3 Representatives are pleased to congratulate the Warriors of
4 Tuscola High School on winning the 2006 IHSA Class 1A Football
5 Championship; and

6 WHEREAS, At Memorial Stadium in Champaign, Illinois, the
7 Warriors defeated Aledo High School in a 35-20 victory to claim
8 their school's first State title in any sport; and

9 WHEREAS, Tuscola quarterback John Wienke passed for 384
10 yards and 4 touchdowns to lead the team to this moment; and

11 WHEREAS, Through hard work and determination, the Warriors
12 pulled off a stunning victory, and fans of the team yelled
13 until some lost their voices, excited over this impressive
14 accomplishment; ...

13 congratulate the Warriors of Tuscola High School on their first
14 State championship and look forward to many more.
Boilerplate congratulations, maybe, but the "some people even lost their voices" is endearingly weird. Additional endearing weirdness can be found in a general assembly resolution specifically praising the Weinke family that hilariously lists the many and varied athletic accomplishments of John, Judson, and Johanna Wienke before dryly noting that "proud siblings" Jenna and Jason exist but have no other distinguishing characteristics whatsoever. (The existence of these resolutions has caused a friend and former resident of the state to spend the last fifteen minutes on Google attempting to discover how much these people are paid so that she can declare it to be far too much. UPDATE: It turns out it's just gone from 57k to 63k; there is an appalled person next to me who is now looking up Illinois teacher salaries.)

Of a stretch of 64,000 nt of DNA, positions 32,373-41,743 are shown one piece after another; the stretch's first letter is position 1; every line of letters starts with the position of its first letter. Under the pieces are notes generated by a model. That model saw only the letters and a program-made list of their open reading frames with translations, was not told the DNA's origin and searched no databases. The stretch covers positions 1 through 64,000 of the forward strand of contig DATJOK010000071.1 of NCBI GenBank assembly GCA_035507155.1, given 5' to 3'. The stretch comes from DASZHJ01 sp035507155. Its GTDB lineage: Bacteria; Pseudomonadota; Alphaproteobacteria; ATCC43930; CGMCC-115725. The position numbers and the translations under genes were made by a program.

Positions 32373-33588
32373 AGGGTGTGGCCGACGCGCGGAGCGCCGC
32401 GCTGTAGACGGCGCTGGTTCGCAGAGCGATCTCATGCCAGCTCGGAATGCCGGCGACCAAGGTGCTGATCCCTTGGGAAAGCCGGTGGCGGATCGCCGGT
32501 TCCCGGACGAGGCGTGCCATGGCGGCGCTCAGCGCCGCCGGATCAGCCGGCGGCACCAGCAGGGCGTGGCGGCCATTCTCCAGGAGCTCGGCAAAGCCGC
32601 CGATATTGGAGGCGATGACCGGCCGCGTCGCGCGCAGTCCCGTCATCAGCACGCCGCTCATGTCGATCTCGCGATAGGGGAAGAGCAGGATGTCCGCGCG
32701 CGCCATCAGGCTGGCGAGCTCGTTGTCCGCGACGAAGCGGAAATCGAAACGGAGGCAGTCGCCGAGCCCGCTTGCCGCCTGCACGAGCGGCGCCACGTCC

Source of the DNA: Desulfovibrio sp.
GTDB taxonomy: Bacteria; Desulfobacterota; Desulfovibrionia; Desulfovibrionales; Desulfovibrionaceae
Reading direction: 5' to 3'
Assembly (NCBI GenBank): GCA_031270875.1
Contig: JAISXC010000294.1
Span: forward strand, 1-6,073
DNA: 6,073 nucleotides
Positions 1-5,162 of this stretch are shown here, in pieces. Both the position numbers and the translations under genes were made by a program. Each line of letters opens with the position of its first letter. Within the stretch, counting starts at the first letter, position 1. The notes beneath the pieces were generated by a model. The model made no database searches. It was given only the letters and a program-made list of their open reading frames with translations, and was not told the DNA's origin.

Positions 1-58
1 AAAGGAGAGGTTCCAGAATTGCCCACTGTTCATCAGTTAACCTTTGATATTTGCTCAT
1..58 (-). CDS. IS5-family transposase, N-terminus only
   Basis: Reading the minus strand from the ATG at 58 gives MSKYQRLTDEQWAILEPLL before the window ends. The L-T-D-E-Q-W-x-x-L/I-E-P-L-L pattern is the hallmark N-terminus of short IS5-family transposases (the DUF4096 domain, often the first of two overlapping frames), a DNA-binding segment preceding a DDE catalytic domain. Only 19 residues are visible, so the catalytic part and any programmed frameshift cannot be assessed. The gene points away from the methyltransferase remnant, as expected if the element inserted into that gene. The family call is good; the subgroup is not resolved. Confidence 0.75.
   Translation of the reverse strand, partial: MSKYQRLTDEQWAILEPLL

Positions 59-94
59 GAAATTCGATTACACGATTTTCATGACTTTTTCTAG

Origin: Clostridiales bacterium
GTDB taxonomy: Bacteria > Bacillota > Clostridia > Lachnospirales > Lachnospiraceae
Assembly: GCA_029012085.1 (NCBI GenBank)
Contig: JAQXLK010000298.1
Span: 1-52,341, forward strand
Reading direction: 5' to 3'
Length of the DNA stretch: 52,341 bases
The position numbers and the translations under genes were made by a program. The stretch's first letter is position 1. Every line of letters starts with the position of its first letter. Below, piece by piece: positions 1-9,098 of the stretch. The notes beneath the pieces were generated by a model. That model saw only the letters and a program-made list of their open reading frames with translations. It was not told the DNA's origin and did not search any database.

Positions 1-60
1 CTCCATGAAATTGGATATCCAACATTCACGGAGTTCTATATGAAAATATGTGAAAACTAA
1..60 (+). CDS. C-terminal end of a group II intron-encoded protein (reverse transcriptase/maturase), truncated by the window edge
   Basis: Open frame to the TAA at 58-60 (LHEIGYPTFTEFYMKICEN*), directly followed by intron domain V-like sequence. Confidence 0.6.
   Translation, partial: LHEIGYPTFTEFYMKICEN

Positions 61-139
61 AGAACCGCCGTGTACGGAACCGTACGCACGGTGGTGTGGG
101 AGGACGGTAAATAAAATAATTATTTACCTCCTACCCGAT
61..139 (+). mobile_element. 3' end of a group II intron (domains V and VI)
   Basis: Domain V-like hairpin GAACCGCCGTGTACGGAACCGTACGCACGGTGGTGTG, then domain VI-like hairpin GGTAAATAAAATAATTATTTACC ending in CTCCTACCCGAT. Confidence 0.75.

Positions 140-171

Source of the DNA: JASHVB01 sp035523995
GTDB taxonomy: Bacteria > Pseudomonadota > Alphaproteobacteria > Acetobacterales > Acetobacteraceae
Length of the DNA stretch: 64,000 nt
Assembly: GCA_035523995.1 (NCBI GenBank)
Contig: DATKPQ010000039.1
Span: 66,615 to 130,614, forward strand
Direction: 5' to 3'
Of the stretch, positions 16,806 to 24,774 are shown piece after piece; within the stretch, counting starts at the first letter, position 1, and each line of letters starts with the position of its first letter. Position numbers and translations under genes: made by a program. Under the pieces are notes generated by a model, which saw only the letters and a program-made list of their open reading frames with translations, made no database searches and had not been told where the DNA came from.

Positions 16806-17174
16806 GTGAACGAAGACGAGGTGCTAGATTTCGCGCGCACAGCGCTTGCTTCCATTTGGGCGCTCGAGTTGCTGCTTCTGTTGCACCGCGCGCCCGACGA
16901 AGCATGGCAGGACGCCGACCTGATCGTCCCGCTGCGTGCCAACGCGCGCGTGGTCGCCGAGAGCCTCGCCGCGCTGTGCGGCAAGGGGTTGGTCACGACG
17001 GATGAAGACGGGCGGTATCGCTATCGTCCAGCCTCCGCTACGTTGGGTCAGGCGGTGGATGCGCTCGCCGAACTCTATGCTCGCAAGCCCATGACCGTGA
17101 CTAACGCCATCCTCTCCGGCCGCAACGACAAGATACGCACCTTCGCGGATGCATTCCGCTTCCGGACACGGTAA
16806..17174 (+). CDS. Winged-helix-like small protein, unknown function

Since he won a state championship with his school, Wienke was given the opportunity to answer "Griese or Grossman?" by the Sun-Times, the Bears being in something of a quarterback quandary at that point. Wienke chose... wisely:
1 John Wienke

Junior, Tuscola, Class 1A champion:

"Brian Griese is more consistent because he's been [in the league] longer, so Brian Griese is better to go with. He's more of a veteran and he's used to the big crowds and games. With Rex Grossman, I don't know if he's just not getting used to things."

Weinke's recruitment started a little slowly, as he got scholarship offers from a few non-BCS schools and Kentucky, a BCS school in name only. Then he attended the Colorado NIKE camp, winning MVP honors and picking up offers from Colorado, Iowa, and Purdue. A few weeks later he attended the Michigan camp, impressed, and got his offer. Of the camp quarterbacks, Wienke was the first choice. Offers are still pending to OK QB Nathan Stanley and MI QB Brendan Kay; now they'll only get them if Michigan decides to take another quarterback (a possibility).

Other stuff: a recruitment article from a local news station and a photo gallery.

Editorial Opinion: Wienke was on the upper end of reasonable expectations for a quarterback to come in in 1 A.M. (anno Mallettus). Though the recruit sites don't seem high on him yet, he appears to be on the upswing with the Elite 11 invite and might end up a high three star. In a weak year for quarterbacks nationwide, a good pickup.